In the years 1986 – 1990 I occupied myself intensively with Greek Mythology. I created countless works to the theme Deadalus and Ikarus. The contents of the myth became a key experience for me. In everything we humans do lay the urge and the danger to cross unknown boundaries. Only the wise notice the tightrope he is on. He strides very carefully, cautiously forward and respects his own boundaries.

I travelled to Turkey the first time in 1987 and was deeply touched by the hospitality of the people, the sensitive music and ancient temple grounds with the feeling of time they’ve witnessed. Impressed with the admiration and respect for the founder of the modern republic, Mustafa Kemal Atatürk, whose portrait I came across again and again, I created a critical reflecting series of collages with worked in photoes. But also the radiation emitted from the mighty mosques and the ruins of the ancient seaport of Ephesus didn’t leave me untouched. Especially the statue of the fertility goddess Artemis exerted such fascination that in addition I also did a series of collagen created on a blue base and white sand background.

Henceforth from 1990 onwards I’ve chosen the term “Oil Collage” for my technique.

In 1995 I travelled to the USA, to California and New York. The world open city of New York suddenly opened me completely new techniques and formal perspectives. In a small shop on Broadway, Kate’s Papers, I found hand-made paper from South America and Asia for the first time. Fascinated from its consistency, its structure and texture the first collages on hand-made paper came into being, in which I expressed my love for the city. Since then I’m like a small child always on the quest for new uncommon paper from far away countries from around the world. There are so many different types of paper.   

In 1998 I travelled through the Southwest of the USA, Nevada, Arizona, Colorado and California. How can I capture in my art works these endless distances that I never experienced in Europe? Everything was so wide and monumental. We travelled for hundreds of miles and the countryside was always changing, across deserts, through canyons, over snow covered mountains and past never ending fields. Now I understood how a landscape can draw an artist into its spell, which fascination the perspective performs, how the play of the distance and the horizon would no longer let me go.

In the year 2000 I discovered South Africa, a country that even today surprises and fascinates me from anew. Here I sense my roots and feel at home. In 2002 I went to Cape Town for three months working and teaching at the Ruth Prowse Art School in Woodstock. In that for this continent typical light I created very cheerful, shiningly colourful art works on wood out of hand-made paper. Also the structures obtained through the working process with typical African papers, made from elephant dung or bananas, were even more emphasized by the rich textures. How can I capture, in my art works, this extreme bright light that is very clear one time and at another appears milky? How can I portray the expression, the mood of the landscape without becoming representational? Again everything here is wide but not monumental. Everything here is slightly more graceful and playful. The countryside here is formed by the animals and the people.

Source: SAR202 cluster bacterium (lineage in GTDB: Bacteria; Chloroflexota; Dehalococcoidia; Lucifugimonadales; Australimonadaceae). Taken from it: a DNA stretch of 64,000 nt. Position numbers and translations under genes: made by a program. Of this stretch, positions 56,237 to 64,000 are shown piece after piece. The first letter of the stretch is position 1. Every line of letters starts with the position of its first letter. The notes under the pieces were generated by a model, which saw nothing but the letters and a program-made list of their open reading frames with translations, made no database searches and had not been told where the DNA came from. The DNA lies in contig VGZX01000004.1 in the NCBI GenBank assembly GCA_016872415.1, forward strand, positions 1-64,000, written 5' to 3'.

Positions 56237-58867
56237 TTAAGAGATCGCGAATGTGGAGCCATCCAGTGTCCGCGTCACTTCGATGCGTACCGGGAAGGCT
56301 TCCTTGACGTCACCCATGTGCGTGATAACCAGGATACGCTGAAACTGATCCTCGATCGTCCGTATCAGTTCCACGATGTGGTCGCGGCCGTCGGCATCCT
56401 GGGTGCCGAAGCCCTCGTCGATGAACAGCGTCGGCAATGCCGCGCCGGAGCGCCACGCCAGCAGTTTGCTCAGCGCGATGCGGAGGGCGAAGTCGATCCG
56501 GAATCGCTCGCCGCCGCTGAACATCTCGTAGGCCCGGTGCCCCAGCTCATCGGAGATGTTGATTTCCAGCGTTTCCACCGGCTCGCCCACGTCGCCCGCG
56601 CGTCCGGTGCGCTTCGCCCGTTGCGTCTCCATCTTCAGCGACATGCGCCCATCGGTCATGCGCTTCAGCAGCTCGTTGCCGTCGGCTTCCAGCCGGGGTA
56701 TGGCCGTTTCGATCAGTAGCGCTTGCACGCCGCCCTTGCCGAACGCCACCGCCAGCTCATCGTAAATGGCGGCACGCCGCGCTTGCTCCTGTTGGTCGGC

374 - RANDY BURMAN - USA




OM.2012.205 - Randy Burman - Tribute to Rene Magritte - 8.25” x 8.375” x 3.5 - 2010
Repurposed wood box, gold frame corner, wood, hand-brushed sheet metal and model steam train engine



 This work unapologetically uses interpreted elements of Magritte's iconic Time Transfixed. In explaining Time Transfixed, Magritte said: "I decided to paint the image of a locomotive . . . In order for its mystery to be evoked, another immediately familiar image without mystery — the image of a dining room fireplace — was joined." It is in the surprising juxtaposition and scale shift of these common and unrelated images that their mystery and magic arises. Magritte transformed the pipe of a coal-burning stove into a charging locomotive, situating the train in a fireplace vent so that it appears to be emerging from a railway tunnel. The tiny engine races out into the stillness of a sparsely furnished dining room, its smoke neatly floating up the chimney, suggesting in turn the smoke of coal in the stove. TRIBUTE TO RENE MAGRITTE was part of the Small Works exhibition at Artformz collective.


Statement

To say my assemblages are spontaneously created would be an understatement. The mysterious process of creation is the closest thing I can think of to magic. In the studio I am surrounded by a mountain of collected objects, some bought, some found. Although my hands and brain play a part in the selection process, I practically just watch them, as they pair themselves together to become a poetic dialogue of combined and juxtaposed and often banal objects. I most often don’t begin with a fixed outcome in mind. Yet, as the various parts join together, they appear to suggest philosophical concepts that are more than the sum of their parts. There is a lot of  trial and error –  I’ll hold up one object next to another, try different arrangements, and at some point, like a bolt of lightning, the “AHA!” moment strikes where I intuitively understand that, “this is it”.